Senate Majority Leader Harry Reid (D-Nev.) wants to force a vote on U.S. Court of Appeals for the Ninth Circuit nominee Andrew Hurwitz early next week, setting up a potential fight with some Republicans who oppose him because of his history with Roe v. Wade.
Both of Hurwitz's home-state senators, Arizona Republican Sens. Jon Kyl and John McCain, support his confirmation. But there are others who say a law review article he authored in 2002 shows that he helped create and still admires the legal framework for the controversial abortion decision.
But other Republicans have threatened to oppose the confirmation vote for Hurwitz, currently a justice on the Arizona Supreme Court, and Reid is now pushing to get around the block. The nomination is scheduled for debate and a vote Monday afternoon.
In March, Hurwitz was voted out of the Senate Judiciary Committee 13-5 during one of the more confrontational hearings this year, as Republicans were still fuming about President Barack Obama’s controversial recess appointments to consumer and labor boards in January. Along with the committee’s Democrats, Kyl, Sen. Lindsey Graham (R-S.C.) and Sen. Tom Coburn (R-Okla.) voted for Hurwitz.
That bipartisan support means Democrats don’t consider him to be a highly controversial nominee. But the committee's ranking Republican, Sen. Chuck Grassley (Iowa), foreshadowed the problems Republicans have during that March committee hearing.
Grassley said at that meeting that he voted against Hurwitz because of a New York Law School Law Review article that detailed his work as a clerk for Jon Newman, a district judge for the District of Connecticut whose decisions struck down laws restricting abortion.
Hurwitz helped draft Newman’s decisions, which included a limit on when during the pregnancy the abortion could occur, and Hurwitz describes in the article how he later learned that those decisions were included in the Supreme Court’s ruling on Roe.
“I think by any fair measure, it is impossible to read judge Hurwitz’s article and not conclude that he wholeheartedly embraces Roe, and importantly, the constitutional arguments supporting it,” Grassley said. “We’re not talking about an article this justice published shortly after graduating law school, he published this 30 years after graduating from law school, when he was well-established and a seasoned lawyer. In fact, he published this article shortly before joining the Arizona Supreme Court.”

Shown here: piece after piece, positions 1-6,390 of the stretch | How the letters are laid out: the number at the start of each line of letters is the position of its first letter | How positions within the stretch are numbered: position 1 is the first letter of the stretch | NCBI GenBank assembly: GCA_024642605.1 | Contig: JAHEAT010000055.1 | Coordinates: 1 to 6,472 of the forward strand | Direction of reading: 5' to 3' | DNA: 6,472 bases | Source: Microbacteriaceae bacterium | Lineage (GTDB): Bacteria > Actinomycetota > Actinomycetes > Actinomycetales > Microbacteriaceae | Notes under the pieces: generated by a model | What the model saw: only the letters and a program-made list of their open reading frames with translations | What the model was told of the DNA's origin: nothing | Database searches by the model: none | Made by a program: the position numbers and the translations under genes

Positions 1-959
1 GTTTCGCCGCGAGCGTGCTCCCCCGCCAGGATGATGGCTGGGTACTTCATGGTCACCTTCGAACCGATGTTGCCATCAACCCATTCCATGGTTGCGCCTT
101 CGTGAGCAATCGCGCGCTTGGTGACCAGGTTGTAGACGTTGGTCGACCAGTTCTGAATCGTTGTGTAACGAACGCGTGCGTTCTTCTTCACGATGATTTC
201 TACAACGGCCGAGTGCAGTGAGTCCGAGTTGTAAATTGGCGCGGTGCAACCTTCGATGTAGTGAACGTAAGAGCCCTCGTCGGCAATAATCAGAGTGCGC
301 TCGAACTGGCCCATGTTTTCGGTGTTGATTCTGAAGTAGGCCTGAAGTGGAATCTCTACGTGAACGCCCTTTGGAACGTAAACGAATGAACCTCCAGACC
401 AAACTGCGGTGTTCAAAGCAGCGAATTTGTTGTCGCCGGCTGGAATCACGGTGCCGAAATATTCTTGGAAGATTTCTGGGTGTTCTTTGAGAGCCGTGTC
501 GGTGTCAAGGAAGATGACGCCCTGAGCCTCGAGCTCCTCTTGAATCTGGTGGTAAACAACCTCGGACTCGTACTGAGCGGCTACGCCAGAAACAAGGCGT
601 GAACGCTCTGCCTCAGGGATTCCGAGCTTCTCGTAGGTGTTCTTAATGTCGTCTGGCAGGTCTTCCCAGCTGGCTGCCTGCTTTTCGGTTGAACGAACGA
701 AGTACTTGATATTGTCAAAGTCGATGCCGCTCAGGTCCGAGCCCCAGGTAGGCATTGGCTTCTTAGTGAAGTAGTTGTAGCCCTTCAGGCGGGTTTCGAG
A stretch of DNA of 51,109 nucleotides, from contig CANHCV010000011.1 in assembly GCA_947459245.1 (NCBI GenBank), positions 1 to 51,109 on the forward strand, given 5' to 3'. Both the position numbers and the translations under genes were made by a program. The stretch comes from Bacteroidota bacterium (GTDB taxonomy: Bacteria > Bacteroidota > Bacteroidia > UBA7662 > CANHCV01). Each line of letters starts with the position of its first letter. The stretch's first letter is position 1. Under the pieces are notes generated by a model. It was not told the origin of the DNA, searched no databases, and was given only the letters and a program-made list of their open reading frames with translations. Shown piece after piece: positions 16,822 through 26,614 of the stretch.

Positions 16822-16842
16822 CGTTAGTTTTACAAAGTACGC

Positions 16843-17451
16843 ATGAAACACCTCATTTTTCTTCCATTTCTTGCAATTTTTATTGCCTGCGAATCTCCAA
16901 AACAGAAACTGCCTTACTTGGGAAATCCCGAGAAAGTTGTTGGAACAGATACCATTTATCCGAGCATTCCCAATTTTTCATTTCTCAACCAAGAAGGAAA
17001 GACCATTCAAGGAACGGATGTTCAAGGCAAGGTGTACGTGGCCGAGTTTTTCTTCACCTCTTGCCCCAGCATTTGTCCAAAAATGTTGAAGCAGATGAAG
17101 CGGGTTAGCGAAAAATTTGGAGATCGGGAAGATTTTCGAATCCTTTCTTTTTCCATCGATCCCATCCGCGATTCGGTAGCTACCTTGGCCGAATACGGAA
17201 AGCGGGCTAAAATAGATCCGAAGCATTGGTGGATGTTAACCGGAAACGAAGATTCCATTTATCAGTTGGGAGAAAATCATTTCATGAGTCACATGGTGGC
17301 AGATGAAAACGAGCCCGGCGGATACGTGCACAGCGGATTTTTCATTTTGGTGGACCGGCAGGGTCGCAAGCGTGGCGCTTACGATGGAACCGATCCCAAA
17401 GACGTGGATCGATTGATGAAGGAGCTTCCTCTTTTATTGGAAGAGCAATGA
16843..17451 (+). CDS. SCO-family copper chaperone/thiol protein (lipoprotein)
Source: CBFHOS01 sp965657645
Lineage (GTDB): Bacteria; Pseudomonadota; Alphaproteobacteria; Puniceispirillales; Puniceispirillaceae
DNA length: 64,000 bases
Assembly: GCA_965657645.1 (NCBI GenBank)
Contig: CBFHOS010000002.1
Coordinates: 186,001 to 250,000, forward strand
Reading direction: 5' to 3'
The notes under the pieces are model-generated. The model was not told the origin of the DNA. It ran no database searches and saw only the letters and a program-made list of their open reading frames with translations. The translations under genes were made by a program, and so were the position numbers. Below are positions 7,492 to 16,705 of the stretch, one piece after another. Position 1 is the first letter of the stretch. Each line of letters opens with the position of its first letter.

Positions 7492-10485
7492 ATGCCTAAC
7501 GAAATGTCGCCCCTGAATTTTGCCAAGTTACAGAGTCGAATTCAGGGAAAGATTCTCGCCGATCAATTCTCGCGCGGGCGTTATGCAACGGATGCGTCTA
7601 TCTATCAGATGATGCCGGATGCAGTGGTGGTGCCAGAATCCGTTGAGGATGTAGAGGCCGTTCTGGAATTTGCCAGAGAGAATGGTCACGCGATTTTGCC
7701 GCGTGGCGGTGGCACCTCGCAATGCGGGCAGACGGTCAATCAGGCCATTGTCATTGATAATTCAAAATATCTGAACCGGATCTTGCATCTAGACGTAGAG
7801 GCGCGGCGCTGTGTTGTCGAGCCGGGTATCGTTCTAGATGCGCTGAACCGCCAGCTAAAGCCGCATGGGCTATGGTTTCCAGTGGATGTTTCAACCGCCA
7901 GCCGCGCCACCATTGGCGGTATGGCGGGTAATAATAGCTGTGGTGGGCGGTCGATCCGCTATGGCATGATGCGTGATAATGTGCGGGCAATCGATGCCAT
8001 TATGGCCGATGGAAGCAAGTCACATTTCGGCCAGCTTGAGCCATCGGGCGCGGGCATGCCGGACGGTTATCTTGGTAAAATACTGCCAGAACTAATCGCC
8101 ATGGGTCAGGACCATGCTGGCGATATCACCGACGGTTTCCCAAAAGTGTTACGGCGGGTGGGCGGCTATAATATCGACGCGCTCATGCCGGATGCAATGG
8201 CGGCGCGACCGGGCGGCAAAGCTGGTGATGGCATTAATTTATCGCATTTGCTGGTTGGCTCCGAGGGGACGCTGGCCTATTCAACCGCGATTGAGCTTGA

Kyl defended the nominee, saying Hurwitz did not express his own personal views about the Supreme Court’s abortion decision in the article but correctly characterized the history of the decision. But if Hurwitz did agree with the opinion, Kyl said, “So what?” as long as he follows the law.
“Not once has an opinion that Justice Hurwitz wrote or joined in been overturned by a higher court. Not once has he made any decision on a case involving the question of life or choice or anything related to it,” Kyl said at that meeting.
“I think it’s a good example of a person who probably has some views personally that are different from mine, but whose opinions obviously carefully adhere to the law. After all, I think that’s what most of us are looking for in judicial nominations,” Kyl said.
But Sen. Mike Lee (R-Lee), himself a former Supreme Court clerk, said Hurwitz could not have it both ways: Penning an article that sought credit for his role in the decisions, and then later claim he was only retelling the story as a neutral, objective observer.
Hurwitz recounted in the article how, when he was applying for a clerkship on the Supreme Court, Justice Potter Stewart jokingly referred to him “as the clerk who wrote the Newman opinion.”
Hurwitz “in effect took credit for helping to develop the legal architecture underlying what became Roe v. Wade,” Lee said.
Hurwitz has argued cases before Supreme Court, got the highest score on the state bar exam, taught at law school and is on advisory committee for federal rules of evidence. “This is a very, very smart person, well-schooled in the law,” Kyl said.
Sen. Diane Feinstein said she didn’t think there is a more qualified person for the Ninth Circuit anywhere. “I wish we could get away from this search to find one thing, in this case, a clerk who wrote something for his judge,” Feinstein said.
Thursday’s move to force a vote on Hurwitz comes after a busy week of judicial nomination action for the Senate: Timothy Hillman was confirmed on a 88-1 vote to be a judge for the District of Massachusetts, and Jeffrey Helmick was confirmed on a 62-36 vote to be judge for the Northern District of Ohio.
Also, the Senate Judiciary Committee voted through Tenth Circuit Court of Appeals nominee Robert Bacharach, along with three district court nominees: Paul Grimm for the District of Maryland; John Dowdell for the Northern District of Oklahoma; and Mark Walker for the Northern District of Florida. They now await confirmation votes from the full Senate.